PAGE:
The Zimbabwean presidential run-off is scheduled for June 27th, when opposition candidate Morgan Tsvangirai will face President Robert Mugabe. It appears Mr. Mugabe's government is willing to do almost anything to triumph at the polls. Most recently, the government of Zimbabwe ordered non-governmental organizations to suspend operations that include delivery of food and other humanitarian assistance to the country's poorest citizens.
This move, says U.S. State Department Spokesman Sean McCormack, is a "vicious attempt to use food as a political weapon."
"In order to get food aid from the government rationing stations, they [Zimbabweans] have to show their voter registration as well as other identification. And if individuals hand these things over and they are registered to vote for an opposition party, those credentials are kept and held by the government officials, thereby making it impossible for those people to vote in an election. That is cruel in the most sinister kind of way."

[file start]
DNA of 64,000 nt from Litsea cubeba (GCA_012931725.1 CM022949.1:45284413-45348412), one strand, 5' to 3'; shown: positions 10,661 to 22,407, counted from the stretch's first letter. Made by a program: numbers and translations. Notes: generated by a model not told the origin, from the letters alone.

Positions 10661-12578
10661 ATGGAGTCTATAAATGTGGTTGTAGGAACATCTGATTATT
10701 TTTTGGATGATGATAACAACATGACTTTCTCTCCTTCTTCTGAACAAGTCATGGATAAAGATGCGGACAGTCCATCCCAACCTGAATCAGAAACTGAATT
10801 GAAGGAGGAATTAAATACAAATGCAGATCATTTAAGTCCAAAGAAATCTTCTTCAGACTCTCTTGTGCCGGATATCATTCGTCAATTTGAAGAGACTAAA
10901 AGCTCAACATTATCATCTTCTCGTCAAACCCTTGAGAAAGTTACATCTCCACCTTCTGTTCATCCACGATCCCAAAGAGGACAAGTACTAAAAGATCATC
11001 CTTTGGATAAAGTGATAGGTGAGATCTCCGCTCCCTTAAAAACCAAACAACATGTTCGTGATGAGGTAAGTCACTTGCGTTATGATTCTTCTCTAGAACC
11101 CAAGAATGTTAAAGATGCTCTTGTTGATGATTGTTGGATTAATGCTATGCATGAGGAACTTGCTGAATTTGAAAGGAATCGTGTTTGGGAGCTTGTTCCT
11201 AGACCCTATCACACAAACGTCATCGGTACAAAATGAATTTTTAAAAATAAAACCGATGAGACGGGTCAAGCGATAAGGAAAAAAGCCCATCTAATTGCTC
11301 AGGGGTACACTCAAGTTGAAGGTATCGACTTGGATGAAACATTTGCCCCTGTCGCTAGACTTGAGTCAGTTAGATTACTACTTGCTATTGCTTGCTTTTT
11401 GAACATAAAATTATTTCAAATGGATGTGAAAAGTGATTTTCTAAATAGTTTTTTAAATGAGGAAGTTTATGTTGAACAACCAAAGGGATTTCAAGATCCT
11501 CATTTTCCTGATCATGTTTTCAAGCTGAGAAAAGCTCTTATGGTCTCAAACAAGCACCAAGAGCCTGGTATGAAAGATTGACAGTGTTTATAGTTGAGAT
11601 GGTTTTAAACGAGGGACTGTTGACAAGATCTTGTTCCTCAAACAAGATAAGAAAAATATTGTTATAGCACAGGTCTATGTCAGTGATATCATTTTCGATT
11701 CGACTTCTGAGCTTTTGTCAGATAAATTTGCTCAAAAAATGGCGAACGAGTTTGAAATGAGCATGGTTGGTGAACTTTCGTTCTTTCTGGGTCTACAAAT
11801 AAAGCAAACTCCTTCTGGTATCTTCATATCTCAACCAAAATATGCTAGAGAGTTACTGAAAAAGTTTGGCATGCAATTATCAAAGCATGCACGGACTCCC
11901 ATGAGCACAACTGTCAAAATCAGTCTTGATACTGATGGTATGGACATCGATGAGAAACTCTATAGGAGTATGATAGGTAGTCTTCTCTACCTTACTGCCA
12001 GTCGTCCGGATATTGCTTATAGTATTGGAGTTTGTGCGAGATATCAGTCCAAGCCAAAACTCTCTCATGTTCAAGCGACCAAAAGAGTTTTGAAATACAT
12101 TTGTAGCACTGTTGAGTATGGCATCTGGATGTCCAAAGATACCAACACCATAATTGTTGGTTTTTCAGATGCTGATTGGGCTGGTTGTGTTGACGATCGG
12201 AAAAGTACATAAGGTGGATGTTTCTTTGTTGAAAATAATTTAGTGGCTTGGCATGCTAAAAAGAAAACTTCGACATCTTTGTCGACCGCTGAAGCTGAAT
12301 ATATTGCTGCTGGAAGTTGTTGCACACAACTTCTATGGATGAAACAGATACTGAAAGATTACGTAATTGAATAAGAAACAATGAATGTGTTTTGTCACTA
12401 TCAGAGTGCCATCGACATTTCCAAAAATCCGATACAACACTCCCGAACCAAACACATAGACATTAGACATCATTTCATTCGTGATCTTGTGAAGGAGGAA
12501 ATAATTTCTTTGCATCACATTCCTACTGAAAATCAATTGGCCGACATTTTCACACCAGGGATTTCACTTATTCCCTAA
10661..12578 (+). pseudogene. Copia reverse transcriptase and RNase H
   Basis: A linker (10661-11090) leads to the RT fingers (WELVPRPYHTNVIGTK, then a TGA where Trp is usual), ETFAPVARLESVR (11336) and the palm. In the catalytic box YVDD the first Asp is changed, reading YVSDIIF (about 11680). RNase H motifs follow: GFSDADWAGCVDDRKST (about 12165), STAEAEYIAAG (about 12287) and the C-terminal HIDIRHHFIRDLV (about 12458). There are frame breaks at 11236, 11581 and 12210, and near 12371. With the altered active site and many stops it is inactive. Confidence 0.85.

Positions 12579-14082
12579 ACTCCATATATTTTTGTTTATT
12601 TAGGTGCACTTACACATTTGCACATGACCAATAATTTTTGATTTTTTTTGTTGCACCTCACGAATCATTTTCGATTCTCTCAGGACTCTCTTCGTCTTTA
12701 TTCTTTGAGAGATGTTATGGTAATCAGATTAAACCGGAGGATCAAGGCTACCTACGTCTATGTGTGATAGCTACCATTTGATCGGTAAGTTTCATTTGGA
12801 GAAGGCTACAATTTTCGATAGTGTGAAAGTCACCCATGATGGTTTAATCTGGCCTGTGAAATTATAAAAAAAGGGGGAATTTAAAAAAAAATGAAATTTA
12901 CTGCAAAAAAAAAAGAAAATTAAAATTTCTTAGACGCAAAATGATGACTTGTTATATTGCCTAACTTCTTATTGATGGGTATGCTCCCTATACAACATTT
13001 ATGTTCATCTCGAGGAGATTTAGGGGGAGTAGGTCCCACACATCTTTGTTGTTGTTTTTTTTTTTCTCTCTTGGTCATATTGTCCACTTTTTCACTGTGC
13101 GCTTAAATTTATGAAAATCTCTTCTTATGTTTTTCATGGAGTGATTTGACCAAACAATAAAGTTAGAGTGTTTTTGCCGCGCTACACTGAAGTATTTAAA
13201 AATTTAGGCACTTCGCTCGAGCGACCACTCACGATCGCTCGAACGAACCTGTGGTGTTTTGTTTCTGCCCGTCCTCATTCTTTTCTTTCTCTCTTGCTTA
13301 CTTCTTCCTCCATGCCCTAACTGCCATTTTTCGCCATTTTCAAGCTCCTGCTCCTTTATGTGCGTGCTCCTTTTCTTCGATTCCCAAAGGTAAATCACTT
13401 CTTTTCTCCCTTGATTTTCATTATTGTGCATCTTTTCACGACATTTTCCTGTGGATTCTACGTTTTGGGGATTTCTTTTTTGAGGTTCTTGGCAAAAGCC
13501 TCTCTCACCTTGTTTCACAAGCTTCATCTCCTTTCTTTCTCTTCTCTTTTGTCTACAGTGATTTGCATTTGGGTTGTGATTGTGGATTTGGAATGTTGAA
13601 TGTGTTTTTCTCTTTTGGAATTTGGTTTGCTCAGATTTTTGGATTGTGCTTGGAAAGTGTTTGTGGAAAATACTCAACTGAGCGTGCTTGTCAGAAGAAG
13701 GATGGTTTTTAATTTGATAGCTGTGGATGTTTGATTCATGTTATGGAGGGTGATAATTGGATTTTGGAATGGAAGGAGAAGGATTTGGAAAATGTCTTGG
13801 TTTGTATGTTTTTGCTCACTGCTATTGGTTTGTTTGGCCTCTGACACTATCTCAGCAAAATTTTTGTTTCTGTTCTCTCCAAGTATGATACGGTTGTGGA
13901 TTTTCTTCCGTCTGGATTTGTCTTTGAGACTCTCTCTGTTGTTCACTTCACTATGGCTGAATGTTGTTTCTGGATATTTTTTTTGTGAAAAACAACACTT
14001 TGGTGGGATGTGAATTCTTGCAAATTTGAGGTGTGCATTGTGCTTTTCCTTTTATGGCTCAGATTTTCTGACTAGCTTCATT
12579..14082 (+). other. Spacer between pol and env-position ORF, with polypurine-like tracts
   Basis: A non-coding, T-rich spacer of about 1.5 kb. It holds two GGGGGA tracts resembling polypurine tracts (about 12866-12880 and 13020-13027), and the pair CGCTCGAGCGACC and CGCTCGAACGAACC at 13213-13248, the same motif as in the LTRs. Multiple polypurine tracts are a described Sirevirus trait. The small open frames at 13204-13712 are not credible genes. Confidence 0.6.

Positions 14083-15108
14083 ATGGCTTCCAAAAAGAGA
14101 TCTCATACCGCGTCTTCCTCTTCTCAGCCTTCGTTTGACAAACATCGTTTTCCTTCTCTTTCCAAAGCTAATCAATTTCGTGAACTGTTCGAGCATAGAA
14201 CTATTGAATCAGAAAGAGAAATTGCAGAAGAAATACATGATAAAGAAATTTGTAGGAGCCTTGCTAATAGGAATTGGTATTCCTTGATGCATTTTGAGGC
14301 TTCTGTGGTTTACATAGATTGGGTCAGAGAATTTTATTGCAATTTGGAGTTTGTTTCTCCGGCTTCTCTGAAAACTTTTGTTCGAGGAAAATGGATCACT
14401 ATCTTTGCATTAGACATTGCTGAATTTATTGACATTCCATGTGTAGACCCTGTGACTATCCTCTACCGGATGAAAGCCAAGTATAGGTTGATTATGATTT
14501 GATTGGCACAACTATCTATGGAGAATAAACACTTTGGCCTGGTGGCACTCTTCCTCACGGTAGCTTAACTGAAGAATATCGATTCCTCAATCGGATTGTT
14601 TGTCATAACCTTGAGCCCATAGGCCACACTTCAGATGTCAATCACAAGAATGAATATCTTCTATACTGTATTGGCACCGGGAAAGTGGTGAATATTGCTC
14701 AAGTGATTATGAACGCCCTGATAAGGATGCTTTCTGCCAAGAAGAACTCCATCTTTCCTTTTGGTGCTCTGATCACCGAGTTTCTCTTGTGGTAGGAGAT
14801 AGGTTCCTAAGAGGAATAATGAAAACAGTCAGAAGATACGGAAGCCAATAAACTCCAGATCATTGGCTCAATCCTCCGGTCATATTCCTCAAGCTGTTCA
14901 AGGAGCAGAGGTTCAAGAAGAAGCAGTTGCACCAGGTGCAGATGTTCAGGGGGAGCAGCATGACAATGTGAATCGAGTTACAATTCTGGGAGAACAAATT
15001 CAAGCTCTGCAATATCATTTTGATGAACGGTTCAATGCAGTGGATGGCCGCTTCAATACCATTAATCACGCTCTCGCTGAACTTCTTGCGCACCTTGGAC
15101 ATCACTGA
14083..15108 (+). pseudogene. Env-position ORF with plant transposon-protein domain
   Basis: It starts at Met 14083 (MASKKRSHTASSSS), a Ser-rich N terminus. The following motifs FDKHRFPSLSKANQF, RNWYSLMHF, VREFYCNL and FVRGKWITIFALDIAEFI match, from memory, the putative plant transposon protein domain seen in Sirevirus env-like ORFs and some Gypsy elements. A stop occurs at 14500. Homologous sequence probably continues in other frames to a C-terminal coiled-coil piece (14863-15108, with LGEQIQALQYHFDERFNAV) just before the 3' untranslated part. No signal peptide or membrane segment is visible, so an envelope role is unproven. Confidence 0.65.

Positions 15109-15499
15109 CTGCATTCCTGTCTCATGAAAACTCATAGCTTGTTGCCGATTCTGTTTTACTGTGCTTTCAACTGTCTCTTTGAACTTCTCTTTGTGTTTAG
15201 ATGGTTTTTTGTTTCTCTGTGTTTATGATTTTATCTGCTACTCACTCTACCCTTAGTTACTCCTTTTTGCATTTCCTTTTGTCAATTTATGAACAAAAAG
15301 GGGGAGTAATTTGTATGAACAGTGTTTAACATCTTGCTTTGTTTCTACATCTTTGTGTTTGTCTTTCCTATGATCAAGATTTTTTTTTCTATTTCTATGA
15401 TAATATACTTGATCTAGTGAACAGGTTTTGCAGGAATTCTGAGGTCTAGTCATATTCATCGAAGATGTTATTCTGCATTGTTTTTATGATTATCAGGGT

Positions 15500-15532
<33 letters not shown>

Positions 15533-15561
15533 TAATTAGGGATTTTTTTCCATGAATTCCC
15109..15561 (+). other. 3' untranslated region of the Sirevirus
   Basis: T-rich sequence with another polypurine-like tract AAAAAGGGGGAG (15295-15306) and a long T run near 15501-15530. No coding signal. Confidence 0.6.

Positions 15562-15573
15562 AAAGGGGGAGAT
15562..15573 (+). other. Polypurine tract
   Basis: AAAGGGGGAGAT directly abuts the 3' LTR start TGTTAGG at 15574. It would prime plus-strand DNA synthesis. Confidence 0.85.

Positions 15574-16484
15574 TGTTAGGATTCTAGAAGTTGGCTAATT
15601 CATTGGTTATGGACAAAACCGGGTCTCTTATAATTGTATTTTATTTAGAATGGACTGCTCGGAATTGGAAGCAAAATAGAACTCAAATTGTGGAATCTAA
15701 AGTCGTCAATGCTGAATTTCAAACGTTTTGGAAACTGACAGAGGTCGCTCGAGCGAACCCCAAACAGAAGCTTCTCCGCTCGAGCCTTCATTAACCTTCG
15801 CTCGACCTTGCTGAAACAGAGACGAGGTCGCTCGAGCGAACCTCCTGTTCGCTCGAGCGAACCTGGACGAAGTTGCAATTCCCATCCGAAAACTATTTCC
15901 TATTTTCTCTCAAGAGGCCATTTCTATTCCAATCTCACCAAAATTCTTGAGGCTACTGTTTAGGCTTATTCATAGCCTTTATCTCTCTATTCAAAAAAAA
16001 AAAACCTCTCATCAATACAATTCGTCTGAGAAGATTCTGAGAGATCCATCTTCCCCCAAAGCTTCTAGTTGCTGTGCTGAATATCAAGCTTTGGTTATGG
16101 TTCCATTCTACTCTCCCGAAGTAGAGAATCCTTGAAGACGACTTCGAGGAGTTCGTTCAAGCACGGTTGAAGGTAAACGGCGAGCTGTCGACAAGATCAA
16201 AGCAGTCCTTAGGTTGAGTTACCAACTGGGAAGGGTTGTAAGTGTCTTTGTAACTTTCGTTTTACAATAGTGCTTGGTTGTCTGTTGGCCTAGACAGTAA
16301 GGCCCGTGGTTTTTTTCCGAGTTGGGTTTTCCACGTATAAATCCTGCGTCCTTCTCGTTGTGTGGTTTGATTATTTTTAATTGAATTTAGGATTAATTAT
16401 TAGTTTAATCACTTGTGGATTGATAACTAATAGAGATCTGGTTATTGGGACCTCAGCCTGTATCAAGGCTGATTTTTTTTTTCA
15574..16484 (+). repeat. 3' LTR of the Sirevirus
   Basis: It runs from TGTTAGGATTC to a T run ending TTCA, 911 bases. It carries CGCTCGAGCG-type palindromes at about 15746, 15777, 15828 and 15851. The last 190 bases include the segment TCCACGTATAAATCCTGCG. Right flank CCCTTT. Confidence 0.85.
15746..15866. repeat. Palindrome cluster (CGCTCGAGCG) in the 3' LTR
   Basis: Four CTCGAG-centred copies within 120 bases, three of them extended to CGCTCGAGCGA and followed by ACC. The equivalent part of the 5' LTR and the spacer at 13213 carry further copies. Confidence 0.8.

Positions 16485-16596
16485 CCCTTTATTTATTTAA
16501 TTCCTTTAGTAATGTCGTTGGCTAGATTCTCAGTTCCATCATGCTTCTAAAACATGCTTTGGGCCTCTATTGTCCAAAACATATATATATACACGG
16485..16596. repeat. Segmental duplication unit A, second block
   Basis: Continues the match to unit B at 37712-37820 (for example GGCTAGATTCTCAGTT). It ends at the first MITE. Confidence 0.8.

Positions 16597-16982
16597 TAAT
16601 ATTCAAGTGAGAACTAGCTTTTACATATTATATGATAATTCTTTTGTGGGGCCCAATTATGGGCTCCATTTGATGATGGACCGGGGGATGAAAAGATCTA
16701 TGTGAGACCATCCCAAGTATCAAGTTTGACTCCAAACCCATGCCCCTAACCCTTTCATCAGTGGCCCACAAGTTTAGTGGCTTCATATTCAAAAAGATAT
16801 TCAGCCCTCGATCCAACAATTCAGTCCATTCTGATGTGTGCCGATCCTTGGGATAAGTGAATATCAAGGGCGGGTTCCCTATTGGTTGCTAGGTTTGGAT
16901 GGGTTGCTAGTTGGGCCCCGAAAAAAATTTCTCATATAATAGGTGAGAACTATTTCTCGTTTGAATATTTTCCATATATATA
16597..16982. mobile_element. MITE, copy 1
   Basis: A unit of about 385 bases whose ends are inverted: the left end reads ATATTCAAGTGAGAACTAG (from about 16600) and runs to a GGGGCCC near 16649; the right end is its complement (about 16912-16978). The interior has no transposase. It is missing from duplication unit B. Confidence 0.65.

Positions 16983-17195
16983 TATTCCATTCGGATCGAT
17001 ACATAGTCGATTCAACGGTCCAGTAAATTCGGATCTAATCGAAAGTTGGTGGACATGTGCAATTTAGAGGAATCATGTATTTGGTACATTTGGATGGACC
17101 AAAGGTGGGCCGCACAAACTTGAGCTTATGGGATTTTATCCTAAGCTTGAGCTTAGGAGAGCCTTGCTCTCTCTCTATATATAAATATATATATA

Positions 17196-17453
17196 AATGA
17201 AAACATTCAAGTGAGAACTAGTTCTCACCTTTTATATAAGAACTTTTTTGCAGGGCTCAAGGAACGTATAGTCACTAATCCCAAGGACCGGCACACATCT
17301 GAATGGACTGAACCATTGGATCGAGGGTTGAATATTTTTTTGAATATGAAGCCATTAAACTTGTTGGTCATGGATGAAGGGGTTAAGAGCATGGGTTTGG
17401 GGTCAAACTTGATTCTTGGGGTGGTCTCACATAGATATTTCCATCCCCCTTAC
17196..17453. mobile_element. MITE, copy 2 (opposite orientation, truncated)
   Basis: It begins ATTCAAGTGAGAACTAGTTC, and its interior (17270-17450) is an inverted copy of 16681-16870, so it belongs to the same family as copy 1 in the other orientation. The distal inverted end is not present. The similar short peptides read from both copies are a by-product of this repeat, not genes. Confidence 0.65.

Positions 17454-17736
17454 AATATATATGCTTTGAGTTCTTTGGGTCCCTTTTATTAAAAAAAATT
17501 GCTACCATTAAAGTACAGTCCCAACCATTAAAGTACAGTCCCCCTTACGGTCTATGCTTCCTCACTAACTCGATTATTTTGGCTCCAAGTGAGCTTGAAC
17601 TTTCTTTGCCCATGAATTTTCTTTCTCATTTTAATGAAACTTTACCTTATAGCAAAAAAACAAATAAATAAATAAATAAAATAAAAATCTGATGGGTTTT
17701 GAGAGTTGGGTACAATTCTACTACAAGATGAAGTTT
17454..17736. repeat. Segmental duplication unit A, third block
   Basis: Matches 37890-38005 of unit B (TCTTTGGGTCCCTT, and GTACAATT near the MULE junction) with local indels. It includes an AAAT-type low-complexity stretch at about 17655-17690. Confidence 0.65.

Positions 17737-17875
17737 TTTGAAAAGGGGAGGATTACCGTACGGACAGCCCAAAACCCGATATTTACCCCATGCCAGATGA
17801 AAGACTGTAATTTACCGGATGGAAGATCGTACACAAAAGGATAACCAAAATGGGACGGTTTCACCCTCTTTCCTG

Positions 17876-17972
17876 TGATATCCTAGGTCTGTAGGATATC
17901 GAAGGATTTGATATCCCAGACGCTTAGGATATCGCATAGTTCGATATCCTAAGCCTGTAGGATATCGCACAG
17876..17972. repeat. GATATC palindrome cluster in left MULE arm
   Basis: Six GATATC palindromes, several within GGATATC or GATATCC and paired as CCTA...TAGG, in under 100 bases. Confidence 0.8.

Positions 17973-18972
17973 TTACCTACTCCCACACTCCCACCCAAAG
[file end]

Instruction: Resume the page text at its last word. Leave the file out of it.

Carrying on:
The decision to play politics with food is sure to exacerbate the worst food crisis on record in Zimbabwe. Indeed, crops this summer are predicted to feed no more than twenty-eight percent of the population according to an alert issued by the Famine Early Warning Network. U.S. Ambassador to Zimbabwe James McGee said there appeared to be enough food aid stockpiled in Zimbabwe to take care of needs until the election. But Mr. McGee warned of "massive, massive starvation" when supplies run out.
Nevertheless, Ambassador McGee said he believes the presidential run-off should go forward. To put off the vote, he said, would hand the government an undeserved victory. At the same time, he urged the South Africa Development Community and the African Union to rapidly deploy election observers to Zimbabwe to help ensure a fair vote.
The government of Zimbabwe should immediately re-authorize non-governmental organizations to distribute food to those who need it regardless of political affiliation. It is also critical that the government desist from further violence against opposition leaders and supporters as well as ordinary Zimbabweans. The U.S., said State Department spokesman Sean McCormack, is "going to continue to speak out. . .to be a voice and beacon for freedom" in Zimbabwe as that country approaches its presidential runoff election.